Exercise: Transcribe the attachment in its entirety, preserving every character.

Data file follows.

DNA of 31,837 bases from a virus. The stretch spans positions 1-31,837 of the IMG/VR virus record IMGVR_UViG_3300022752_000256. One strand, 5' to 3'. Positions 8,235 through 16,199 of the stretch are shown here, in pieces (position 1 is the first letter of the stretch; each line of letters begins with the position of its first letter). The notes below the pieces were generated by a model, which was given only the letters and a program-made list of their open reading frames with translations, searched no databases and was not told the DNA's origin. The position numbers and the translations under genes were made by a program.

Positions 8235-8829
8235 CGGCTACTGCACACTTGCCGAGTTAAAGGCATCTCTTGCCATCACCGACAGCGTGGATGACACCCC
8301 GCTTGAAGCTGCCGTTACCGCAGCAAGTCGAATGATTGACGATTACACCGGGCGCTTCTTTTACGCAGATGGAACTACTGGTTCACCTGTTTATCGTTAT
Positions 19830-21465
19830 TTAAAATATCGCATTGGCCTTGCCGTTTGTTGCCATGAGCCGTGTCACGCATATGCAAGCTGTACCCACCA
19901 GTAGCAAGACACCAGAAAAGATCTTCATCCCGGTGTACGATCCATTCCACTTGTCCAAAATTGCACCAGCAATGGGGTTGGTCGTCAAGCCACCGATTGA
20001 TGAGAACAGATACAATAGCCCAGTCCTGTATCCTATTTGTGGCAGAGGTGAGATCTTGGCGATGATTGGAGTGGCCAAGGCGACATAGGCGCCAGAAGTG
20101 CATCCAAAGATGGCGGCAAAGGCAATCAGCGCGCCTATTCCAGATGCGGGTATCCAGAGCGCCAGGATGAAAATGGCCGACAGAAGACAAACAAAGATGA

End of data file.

DNA of 31,837 bases from a virus. The stretch spans positions 1-31,837 of the IMG/VR virus record IMGVR_UViG_3300022752_000256. One strand, 5' to 3'. Positions 8,235 through 16,199 of the stretch are shown here, in pieces (position 1 is the first letter of the stretch; each line of letters begins with the position of its first letter). The notes below the pieces were generated by a model, which was given only the letters and a program-made list of their open reading frames with translations, searched no databases and was not told the DNA's origin. The position numbers and the translations under genes were made by a program.

Positions 8235-8829
8235 CGGCTACTGCACACTTGCCGAGTTAAAGGCATCTCTTGCCATCACCGACAGCGTGGATGACACCCC
8301 GCTTGAAGCTGCCGTTACCGCAGCAAGTCGAATGATTGACGATTACACCGGGCGCTTCTTTTACGCAGATGGAACTACTGGTTCACCTGTTTATCGTTAT
Positions 19830-21465
19830 TTAAAATATCGCATTGGCCTTGCCGTTTGTTGCCATGAGCCGTGTCACGCATATGCAAGCTGTACCCACCA
19901 GTAGCAAGACACCAGAAAAGATCTTCATCCCGGTGTACGATCCATTCCACTTGTCCAAAATTGCACCAGCAATGGGGTTGGTCGTCAAGCCACCGATTGA
20001 TGAGAACAGATACAATAGCCCAGTCCTGTATCCTATTTGTGGCAGAGGTGAGATCTTGGCGATGATTGGAGTGGCCAAGGCGACATAGGCGCCAGAAGTG
20101 CATCCAAAGATGGCGGCAAAGGCAATCAGCGCGCCTATTCCAGATGCGGGTATCCAGAGCGCCAGGATGAAAATGGCCGACAGAAGACAAACAAAGATGA